NASHVILLE, Tenn. (WTVF) — Could the time of day you get tested for COVID impact the accuracy of the test result? According to a new Vanderbilt University Medical Center study, the answer may be yes.
The team studied the results of 86,342 COVID tests performed from March through August of 20-20.
The study looked at whether circadian regulation of the immune system or cycles of viral shedding in people with COVID infections could vary depending on the time of day, thus influencing test results.
Turns out, the study showed early afternoon- specifically at 2:06 p.m.- was when a test was least likely to produce a false negative.
"The [COVID] test is pretty darn accurate," said Dr. Carl Johnson, a professor at the Department of Biological Sciences. "However, if you're COVID-positive, the test is more likely to pick that up when your viral load in your blood or mucus is going to be higher than lower."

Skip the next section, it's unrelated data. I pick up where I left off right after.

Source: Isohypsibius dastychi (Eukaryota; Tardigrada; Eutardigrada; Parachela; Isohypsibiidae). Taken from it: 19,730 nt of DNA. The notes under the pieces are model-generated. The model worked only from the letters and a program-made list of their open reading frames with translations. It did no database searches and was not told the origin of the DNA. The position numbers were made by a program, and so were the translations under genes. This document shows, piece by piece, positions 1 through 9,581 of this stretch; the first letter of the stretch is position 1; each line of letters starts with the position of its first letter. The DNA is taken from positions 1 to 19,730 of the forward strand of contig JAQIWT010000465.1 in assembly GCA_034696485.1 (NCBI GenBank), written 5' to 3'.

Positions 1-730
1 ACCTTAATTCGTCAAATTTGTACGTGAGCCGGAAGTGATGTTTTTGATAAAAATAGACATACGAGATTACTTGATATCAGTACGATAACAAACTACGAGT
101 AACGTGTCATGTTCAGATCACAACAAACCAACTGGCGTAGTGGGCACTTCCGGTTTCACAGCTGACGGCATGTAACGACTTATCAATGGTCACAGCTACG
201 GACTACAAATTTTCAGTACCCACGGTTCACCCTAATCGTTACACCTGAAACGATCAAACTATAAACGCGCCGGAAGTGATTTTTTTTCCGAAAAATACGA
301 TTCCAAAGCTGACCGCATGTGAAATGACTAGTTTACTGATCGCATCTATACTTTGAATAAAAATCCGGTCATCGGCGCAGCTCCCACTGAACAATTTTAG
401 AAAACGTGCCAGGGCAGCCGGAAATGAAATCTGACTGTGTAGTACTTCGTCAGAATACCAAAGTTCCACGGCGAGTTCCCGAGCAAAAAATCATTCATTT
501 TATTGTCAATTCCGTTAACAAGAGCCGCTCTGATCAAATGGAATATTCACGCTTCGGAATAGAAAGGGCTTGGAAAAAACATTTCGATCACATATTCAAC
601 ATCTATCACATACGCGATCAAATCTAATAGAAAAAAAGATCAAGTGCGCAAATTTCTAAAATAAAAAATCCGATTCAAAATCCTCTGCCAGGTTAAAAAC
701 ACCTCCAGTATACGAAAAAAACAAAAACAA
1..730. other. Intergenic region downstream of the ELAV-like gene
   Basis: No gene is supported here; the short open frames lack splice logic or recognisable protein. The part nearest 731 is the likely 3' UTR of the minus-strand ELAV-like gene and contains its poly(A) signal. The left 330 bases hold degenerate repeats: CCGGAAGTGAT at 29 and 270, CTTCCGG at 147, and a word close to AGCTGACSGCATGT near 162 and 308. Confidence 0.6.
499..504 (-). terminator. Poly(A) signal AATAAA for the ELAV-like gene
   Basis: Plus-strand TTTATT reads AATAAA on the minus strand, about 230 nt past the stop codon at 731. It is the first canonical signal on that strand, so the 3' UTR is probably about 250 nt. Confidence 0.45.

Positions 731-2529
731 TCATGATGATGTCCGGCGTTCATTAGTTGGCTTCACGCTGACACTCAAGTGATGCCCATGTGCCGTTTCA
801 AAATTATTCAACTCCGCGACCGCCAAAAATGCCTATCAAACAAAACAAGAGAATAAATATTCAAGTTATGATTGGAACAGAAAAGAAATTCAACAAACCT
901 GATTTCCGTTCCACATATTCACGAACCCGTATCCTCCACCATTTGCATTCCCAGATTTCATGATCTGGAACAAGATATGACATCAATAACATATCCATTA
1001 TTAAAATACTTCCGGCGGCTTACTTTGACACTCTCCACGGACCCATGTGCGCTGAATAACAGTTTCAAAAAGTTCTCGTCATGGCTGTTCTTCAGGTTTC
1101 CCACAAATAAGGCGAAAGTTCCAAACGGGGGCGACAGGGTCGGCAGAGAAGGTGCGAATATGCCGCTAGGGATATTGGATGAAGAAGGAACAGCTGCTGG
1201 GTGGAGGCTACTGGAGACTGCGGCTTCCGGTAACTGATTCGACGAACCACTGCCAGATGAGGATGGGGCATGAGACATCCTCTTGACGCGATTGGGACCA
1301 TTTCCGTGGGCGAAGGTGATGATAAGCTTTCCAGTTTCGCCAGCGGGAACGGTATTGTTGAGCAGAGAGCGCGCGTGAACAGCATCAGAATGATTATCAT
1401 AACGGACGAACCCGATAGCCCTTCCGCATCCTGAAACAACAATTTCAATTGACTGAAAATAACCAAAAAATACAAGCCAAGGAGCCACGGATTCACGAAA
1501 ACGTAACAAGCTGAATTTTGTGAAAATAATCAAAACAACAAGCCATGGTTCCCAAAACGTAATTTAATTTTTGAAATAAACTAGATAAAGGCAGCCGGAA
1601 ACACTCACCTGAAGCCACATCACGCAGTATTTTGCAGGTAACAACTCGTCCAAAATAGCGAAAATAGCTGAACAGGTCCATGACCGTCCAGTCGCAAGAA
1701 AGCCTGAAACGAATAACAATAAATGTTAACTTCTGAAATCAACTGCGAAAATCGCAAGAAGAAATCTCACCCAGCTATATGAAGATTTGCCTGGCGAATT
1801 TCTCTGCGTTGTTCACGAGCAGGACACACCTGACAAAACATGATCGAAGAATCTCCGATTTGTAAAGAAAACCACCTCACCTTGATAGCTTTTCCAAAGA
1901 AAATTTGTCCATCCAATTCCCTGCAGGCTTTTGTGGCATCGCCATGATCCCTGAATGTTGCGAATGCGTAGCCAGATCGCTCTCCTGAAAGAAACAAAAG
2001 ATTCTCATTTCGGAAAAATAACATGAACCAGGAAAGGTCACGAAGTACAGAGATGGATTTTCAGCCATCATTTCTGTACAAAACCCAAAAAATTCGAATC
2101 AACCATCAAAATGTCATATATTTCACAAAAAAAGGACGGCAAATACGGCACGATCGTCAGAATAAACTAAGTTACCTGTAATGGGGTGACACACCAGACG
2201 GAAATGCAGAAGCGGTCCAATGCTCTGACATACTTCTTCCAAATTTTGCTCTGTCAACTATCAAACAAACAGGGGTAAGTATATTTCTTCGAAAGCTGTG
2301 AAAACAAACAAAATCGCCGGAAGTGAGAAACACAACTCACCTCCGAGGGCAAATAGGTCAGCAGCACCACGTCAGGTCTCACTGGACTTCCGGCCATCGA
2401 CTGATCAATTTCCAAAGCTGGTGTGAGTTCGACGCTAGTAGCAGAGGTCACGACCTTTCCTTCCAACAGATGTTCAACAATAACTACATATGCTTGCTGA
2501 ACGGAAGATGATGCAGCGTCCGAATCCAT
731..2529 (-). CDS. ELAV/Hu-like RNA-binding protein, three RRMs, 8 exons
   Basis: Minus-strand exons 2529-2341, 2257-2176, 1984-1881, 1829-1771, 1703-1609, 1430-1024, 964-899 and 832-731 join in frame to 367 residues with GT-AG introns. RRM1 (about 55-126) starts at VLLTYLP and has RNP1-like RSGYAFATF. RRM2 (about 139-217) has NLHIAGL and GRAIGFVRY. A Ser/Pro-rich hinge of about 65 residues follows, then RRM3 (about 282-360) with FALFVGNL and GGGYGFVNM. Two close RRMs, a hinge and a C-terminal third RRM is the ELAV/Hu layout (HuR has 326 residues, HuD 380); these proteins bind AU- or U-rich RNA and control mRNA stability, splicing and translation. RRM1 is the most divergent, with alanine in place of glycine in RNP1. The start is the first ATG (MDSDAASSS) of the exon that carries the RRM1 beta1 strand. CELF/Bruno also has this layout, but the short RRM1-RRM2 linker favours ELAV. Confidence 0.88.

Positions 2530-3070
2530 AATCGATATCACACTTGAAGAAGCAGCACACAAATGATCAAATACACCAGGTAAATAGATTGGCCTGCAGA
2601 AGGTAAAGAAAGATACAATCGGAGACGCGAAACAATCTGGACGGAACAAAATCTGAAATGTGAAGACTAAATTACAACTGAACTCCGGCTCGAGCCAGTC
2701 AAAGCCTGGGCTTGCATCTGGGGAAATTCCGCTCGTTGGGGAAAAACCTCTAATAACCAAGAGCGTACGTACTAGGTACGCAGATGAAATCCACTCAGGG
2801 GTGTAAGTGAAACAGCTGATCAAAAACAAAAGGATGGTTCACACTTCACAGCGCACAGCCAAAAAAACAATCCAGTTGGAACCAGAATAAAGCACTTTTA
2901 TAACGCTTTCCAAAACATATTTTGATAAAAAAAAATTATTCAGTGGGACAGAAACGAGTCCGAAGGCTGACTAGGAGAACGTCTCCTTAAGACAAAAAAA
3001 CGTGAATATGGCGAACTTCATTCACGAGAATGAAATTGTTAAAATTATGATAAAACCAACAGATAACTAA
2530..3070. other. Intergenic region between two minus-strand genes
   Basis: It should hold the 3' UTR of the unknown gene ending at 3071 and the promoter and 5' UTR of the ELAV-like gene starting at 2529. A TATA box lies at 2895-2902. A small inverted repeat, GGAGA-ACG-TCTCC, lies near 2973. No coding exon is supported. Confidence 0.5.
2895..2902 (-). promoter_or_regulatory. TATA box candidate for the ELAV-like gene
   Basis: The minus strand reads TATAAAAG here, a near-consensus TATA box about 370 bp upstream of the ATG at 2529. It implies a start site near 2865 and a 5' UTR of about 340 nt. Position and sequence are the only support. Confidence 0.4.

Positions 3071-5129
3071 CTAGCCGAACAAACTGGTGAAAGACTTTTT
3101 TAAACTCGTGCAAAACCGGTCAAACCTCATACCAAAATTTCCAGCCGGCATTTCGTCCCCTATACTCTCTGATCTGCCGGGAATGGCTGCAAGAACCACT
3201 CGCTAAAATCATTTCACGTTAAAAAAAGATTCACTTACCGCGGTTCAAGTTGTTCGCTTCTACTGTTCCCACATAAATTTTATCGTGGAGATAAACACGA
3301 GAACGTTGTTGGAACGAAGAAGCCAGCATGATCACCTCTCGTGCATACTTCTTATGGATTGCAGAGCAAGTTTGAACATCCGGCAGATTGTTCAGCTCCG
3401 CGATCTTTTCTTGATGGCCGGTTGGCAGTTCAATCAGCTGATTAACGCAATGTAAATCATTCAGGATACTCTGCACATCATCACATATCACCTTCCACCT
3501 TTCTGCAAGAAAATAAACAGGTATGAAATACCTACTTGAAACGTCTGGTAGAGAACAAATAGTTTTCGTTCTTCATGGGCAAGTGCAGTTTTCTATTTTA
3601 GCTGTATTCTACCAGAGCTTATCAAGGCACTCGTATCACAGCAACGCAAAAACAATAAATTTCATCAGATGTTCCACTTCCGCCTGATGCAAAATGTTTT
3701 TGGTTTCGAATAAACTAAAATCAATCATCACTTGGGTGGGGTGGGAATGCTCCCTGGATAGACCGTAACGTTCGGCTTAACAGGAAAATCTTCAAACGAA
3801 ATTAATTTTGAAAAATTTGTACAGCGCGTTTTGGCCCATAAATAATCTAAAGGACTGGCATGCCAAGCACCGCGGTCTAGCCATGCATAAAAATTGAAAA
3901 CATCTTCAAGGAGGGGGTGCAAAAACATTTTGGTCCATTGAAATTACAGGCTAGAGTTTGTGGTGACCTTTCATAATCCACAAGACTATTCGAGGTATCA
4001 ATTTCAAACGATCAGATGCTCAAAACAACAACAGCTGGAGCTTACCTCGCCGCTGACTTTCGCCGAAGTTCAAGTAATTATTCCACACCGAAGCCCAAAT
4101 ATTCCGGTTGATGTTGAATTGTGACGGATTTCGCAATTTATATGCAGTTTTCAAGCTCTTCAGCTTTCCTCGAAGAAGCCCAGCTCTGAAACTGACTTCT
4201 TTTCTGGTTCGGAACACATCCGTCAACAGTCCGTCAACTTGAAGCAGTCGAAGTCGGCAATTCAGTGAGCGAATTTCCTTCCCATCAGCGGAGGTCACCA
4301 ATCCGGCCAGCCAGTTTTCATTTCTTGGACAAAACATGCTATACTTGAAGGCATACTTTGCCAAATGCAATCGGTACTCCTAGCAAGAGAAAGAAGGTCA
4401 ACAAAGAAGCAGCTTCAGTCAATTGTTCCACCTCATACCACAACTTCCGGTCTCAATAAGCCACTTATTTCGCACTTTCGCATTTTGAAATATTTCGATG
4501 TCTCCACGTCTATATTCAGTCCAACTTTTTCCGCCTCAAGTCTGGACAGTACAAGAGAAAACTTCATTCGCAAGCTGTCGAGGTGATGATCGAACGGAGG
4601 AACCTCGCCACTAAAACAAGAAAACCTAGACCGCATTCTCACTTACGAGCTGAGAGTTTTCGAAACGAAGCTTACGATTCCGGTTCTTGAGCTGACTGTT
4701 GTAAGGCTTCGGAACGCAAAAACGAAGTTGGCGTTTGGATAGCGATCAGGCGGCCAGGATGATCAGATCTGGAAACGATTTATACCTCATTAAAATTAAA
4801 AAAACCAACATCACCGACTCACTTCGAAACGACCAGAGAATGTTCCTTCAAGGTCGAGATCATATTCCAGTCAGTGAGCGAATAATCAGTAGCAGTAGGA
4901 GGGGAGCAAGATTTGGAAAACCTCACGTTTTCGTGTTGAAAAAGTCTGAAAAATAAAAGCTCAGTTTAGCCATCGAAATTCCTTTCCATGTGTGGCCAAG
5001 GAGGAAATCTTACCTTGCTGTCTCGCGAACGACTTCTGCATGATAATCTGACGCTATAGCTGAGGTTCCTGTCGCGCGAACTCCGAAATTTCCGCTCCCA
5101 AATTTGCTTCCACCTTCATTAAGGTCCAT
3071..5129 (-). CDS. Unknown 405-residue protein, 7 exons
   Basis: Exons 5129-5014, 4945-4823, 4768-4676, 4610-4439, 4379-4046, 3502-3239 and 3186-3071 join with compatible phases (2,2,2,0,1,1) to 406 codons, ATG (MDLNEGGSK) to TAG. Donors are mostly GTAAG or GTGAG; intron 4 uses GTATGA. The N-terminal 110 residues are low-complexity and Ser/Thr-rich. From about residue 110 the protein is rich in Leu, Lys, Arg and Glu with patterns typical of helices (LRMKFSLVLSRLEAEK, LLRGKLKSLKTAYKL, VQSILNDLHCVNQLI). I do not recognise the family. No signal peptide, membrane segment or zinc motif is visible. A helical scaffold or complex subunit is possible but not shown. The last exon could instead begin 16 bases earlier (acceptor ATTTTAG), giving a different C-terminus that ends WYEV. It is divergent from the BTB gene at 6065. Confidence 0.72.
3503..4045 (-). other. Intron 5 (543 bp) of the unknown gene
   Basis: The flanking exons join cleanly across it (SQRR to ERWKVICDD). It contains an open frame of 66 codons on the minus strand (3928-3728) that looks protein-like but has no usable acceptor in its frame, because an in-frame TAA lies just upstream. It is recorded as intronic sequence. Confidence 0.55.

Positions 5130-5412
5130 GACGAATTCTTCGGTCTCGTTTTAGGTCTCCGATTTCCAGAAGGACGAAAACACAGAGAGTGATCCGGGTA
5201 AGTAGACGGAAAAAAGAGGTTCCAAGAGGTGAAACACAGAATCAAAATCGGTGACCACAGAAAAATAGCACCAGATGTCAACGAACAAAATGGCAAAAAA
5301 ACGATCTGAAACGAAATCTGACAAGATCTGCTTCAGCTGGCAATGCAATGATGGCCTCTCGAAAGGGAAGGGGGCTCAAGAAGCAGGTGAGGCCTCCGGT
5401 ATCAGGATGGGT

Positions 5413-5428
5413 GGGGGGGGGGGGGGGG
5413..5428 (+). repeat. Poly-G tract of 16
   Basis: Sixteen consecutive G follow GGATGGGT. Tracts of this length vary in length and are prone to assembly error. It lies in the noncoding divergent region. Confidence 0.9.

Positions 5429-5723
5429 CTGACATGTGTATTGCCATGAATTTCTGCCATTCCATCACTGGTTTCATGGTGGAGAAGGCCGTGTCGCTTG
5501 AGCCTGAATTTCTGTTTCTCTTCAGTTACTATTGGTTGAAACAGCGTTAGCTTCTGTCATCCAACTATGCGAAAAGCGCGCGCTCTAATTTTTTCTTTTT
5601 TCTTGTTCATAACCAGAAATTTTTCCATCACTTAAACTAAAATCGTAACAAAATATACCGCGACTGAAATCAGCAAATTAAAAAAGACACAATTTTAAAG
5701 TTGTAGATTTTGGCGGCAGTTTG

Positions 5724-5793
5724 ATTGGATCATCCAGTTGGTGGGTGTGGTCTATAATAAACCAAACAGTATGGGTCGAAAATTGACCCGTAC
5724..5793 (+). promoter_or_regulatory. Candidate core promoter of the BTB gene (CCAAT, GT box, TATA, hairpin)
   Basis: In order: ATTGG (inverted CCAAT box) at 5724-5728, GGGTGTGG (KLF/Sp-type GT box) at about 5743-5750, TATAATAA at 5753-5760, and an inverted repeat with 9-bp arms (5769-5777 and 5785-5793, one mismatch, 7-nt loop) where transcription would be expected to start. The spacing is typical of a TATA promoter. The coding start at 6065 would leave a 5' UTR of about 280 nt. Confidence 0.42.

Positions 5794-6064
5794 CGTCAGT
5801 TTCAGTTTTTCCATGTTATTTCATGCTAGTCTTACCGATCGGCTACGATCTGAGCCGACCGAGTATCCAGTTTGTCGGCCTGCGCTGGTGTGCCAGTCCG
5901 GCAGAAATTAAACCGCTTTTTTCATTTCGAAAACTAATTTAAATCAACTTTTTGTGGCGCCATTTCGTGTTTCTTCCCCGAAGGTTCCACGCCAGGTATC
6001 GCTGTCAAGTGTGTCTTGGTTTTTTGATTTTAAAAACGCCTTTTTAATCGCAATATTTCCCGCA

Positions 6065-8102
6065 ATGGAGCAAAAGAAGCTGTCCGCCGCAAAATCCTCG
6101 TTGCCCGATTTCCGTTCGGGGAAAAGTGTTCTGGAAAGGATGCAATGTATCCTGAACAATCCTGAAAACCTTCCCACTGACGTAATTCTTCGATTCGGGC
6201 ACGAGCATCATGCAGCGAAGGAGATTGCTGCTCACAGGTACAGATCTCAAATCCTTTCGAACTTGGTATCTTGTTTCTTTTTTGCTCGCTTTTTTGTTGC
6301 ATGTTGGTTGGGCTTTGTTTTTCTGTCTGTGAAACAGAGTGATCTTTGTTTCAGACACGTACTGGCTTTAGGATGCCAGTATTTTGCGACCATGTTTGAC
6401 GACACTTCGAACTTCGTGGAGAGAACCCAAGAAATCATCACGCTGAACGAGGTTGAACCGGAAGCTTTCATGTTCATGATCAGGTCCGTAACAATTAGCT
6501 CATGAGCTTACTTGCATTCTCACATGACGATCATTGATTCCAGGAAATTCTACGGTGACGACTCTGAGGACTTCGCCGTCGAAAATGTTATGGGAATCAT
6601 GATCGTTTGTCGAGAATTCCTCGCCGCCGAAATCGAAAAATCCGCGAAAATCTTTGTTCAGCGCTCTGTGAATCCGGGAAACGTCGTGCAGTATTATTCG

The study also found the positivity rate for younger people was much higher than for older people.
“The daily pattern we found for these test results could be down to a host of patient factors that vary over the day, factors which are already known to pose various clinical implications. These factors involve not only the immune system but the autonomic nervous system, body temperature, fasting/feeding cycles, hormones and so on,” said Dr. Candace McNaughton, associate professor of Medicine at the University of Toronto (and formerly at VUMC).
At the time of the study, those in the sample set were unvaccinated